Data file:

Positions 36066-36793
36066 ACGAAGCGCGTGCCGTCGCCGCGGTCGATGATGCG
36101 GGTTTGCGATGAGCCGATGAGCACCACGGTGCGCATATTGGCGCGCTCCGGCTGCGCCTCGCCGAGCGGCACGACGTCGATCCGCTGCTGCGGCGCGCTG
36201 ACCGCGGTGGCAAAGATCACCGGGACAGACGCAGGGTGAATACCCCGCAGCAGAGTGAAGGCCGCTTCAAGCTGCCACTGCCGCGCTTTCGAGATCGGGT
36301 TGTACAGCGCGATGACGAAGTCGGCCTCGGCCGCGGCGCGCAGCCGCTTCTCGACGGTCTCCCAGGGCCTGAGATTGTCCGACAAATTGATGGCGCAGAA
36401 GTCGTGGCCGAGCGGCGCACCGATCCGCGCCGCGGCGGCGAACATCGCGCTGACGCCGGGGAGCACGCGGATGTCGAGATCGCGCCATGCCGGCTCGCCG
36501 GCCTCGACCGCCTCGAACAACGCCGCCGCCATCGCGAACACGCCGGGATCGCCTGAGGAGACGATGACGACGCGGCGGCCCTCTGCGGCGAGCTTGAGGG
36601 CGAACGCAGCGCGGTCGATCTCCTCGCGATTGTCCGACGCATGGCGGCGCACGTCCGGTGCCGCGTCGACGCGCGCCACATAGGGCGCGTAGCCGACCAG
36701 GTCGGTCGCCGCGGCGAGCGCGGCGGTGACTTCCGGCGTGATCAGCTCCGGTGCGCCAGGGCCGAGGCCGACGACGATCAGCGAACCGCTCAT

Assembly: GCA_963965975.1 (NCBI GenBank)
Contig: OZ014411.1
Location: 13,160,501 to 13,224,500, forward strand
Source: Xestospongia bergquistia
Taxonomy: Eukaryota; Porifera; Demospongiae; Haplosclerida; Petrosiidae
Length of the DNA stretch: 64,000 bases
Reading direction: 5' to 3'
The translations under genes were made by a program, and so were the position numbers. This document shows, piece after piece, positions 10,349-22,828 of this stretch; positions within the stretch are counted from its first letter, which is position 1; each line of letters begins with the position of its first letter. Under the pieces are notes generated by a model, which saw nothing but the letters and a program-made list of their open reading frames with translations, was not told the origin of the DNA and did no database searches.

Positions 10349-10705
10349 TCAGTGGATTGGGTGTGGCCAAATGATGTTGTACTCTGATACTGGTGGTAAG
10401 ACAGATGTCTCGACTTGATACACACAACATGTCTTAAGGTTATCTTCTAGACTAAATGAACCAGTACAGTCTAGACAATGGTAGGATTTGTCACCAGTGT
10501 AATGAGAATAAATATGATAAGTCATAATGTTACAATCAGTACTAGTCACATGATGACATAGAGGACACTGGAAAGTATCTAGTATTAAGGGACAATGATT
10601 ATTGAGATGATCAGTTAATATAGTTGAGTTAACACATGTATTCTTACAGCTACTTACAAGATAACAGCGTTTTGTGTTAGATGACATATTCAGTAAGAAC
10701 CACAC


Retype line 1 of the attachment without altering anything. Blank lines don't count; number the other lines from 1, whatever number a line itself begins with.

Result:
Positions 36066-36793